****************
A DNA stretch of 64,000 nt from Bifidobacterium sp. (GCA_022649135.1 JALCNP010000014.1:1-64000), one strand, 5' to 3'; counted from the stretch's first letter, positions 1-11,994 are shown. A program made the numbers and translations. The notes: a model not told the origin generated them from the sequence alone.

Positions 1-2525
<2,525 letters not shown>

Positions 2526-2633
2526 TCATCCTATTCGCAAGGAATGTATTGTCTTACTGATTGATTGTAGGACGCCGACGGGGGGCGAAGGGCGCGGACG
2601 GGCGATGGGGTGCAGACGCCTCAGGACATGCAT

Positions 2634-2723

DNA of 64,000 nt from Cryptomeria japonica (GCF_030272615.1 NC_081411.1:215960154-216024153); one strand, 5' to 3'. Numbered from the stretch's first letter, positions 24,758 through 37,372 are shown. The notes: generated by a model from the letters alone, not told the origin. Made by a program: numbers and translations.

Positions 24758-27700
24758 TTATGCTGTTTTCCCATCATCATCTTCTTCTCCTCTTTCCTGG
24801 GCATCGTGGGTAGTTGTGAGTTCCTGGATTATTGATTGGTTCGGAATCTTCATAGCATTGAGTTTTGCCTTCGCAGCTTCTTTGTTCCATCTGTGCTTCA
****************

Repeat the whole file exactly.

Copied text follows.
A DNA stretch of 64,000 nt from Bifidobacterium sp. (GCA_022649135.1 JALCNP010000014.1:1-64000), one strand, 5' to 3'; counted from the stretch's first letter, positions 1-11,994 are shown. A program made the numbers and translations. The notes: a model not told the origin generated them from the sequence alone.

Positions 1-2525
<2,525 letters not shown>

Positions 2526-2633
2526 TCATCCTATTCGCAAGGAATGTATTGTCTTACTGATTGATTGTAGGACGCCGACGGGGGGCGAAGGGCGCGGACG
2601 GGCGATGGGGTGCAGACGCCTCAGGACATGCAT

Positions 2634-2723

DNA of 64,000 nt from Cryptomeria japonica (GCF_030272615.1 NC_081411.1:215960154-216024153); one strand, 5' to 3'. Numbered from the stretch's first letter, positions 24,758 through 37,372 are shown. The notes: generated by a model from the letters alone, not told the origin. Made by a program: numbers and translations.

Positions 24758-27700
24758 TTATGCTGTTTTCCCATCATCATCTTCTTCTCCTCTTTCCTGG
24801 GCATCGTGGGTAGTTGTGAGTTCCTGGATTATTGATTGGTTCGGAATCTTCATAGCATTGAGTTTTGCCTTCGCAGCTTCTTTGTTCCATCTGTGCTTCA